Xiaomi Mi 3 runs on Android 4.4.2 KitKat out of the box skinned with company's proprietary MIUI v5. The MIUI ROMs have been around for quite a while and are fairly popular among the Android community. Xiaomi's customizations run very deep and replace everything including all Google services, but you can get them from the Mi Market.
In fact some regional versions of the Mi 3 come with the Google Services built right in so you don't even need to install them. The Mi 3 review unit we have is for the Chinese market, so there might be differences with other regional versions.
Here's quick walkthrough of the MIUI v5 on video to get you started:
The lockscreen looks very familiar and we've already seen similar in Huawei's Emotion UI. There is centered circle with shortcuts in the four cardinal directions: simple unlock to the South, start the camera to the North, messaging is to the East and the dialer/call log is to the West.
Beyond the lockscreen is the Android homescreen with four customizable shortcuts docked at the bottom, but you can dock up to five items. The default selection is phone app, contacts, camera, and messages but you can have any app really, or folders with multiple items, visible on all homescreens.
There is no app drawer - anything you install pops up on your unlimited number of homescreens. There're no shortcuts and the usual routine of removing icons (dragging them up to a recycle bin at the top of the screen) will uninstall the corresponding app. The thing is fool-proof and you can't accidentally uninstall essential apps like the gallery or email client.
Widgets are available too - tap and hold on the homescreen, then choose Widgets. Of course, you can get third party widgets from the Play Store.
By the way, Xiaomi's proprietary Search widget does a similar job as iOS's Spotlight system-wide search. It even goes further and suggests internet search results.
Homescreen effects are available from the customization menu. You can change themes, too. A theme will change your homescreen wallpaper, lockscreen style, system icons, system font and the sound profile.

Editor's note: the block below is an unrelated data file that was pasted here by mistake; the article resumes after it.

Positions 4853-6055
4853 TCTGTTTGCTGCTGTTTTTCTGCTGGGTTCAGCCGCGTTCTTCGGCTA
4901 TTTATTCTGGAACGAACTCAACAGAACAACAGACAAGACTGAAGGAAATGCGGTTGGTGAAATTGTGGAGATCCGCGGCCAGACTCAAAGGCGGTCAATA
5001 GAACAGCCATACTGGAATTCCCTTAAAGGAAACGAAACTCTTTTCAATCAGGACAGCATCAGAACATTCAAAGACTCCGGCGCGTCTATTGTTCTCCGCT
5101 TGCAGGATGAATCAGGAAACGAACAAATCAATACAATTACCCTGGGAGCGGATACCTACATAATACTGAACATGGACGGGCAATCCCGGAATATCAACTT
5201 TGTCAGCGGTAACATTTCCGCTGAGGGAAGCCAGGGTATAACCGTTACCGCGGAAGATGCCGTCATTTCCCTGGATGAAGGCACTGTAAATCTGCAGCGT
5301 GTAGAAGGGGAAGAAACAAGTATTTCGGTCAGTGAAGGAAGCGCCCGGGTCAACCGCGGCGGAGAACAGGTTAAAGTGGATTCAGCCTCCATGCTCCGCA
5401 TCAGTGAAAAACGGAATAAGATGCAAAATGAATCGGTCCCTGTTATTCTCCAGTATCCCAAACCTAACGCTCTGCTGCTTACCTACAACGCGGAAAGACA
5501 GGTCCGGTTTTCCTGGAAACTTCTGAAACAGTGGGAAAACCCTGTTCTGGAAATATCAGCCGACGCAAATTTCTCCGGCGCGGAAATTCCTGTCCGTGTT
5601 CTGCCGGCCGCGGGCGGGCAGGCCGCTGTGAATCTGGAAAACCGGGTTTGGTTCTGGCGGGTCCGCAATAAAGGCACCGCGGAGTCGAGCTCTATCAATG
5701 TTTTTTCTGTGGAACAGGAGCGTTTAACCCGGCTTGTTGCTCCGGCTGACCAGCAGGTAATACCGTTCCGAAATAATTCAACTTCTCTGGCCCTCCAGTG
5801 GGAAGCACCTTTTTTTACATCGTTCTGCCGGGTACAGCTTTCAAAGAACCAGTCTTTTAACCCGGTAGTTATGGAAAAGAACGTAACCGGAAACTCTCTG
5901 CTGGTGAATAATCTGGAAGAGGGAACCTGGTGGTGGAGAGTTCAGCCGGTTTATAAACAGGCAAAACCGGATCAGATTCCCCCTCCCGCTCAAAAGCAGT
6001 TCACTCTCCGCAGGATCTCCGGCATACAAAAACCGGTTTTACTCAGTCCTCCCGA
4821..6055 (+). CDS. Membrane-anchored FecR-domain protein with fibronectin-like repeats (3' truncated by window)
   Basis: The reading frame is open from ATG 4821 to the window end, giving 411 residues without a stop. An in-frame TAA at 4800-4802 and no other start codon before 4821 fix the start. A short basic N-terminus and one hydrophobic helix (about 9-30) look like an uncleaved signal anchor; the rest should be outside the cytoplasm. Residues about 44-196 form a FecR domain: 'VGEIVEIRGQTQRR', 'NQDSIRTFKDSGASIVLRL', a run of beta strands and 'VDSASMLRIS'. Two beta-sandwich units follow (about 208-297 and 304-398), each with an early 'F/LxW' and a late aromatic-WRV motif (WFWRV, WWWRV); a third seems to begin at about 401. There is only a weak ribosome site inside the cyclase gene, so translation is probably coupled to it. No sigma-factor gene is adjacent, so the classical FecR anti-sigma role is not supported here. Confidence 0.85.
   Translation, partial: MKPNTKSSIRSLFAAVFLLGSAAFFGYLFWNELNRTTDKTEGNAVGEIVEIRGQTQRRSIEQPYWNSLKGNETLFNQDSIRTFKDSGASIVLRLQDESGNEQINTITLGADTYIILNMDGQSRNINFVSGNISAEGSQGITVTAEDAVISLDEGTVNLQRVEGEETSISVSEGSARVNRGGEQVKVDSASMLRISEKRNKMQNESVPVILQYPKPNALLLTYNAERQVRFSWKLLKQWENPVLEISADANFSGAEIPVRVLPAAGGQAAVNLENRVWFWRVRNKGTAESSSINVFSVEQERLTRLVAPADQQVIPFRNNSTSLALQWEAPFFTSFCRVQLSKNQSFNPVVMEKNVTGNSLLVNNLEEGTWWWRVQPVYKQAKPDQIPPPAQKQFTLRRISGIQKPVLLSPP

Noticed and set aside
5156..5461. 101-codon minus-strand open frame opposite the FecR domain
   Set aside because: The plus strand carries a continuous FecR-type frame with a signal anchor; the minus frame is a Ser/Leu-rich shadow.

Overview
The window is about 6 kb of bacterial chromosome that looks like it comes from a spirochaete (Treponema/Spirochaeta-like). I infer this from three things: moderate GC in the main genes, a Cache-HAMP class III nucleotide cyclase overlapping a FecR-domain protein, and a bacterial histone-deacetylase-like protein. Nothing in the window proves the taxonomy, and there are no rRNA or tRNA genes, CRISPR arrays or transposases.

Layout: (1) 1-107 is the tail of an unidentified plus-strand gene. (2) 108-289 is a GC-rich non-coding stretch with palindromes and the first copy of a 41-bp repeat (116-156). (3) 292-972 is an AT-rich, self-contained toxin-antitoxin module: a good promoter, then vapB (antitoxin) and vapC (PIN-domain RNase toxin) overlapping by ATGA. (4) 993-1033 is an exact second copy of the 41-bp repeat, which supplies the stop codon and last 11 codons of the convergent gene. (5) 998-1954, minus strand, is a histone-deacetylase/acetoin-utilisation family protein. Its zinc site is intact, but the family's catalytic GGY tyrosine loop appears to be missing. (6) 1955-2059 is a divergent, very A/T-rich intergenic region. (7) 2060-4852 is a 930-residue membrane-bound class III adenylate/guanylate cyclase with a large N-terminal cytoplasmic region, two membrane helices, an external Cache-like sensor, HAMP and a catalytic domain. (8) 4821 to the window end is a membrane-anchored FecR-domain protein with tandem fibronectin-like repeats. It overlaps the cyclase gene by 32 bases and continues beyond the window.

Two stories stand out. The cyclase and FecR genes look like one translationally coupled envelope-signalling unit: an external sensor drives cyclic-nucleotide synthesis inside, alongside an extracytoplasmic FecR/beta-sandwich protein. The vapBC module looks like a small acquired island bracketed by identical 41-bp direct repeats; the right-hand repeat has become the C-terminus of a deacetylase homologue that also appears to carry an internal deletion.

The notification area has two tabs - the first one holds all notifications, while the second is a 4x4 grid of toggles. You can add, remove and rearrange toggles. The Quick Settings tab is the one that opens by default unless you have unread notifications. Nice touch!
The task switcher has the icons of all currently opened apps in a single row plus there is a Clean All shortcut to kill all apps.
Xiaomi provides its own app repository and cloud service for content syncing between devices. While the Mi Market somewhat mirrors the Play Store functionality, Mi Cloud is a different story.
Each Mi Cloud account is granted with 5GB of free storage. You can use it to backup contacts, messages, your entire gallery, call log, notes, settings, voice recordings, Browser content (history, tabs, webapp data) and your music library. Sounds familiar? Yes, indeed! Xiaomi's sync and backup service shares lots of similarities with the Apple iCloud. There is even a free Cloud Messaging option that allows Xiaomi users to exchange messages over the internet connection instead of being billed for SMS.
Finally, if you singed in with your Mi Cloud account you can opt for the Find device function - a handy feature in case you lose your Xiaomi Mi 3 or someone steals it.
As far as the smart assistants are concerned - you can either opt for the familiar Google Now (you can install Google Search if it is no available by default) or you can launch Xiaomi's proprietary Voice Assistant. The latter looks a lot like Siri in both user interface and functionality, but unfortunately works only in Chinese and we couldn't test it as our Chinese is a bit... rusty.
The virtual assistant is summoned with a tap and hold on the Menu key and you can configure the default on - Google Now or Xiaomi's.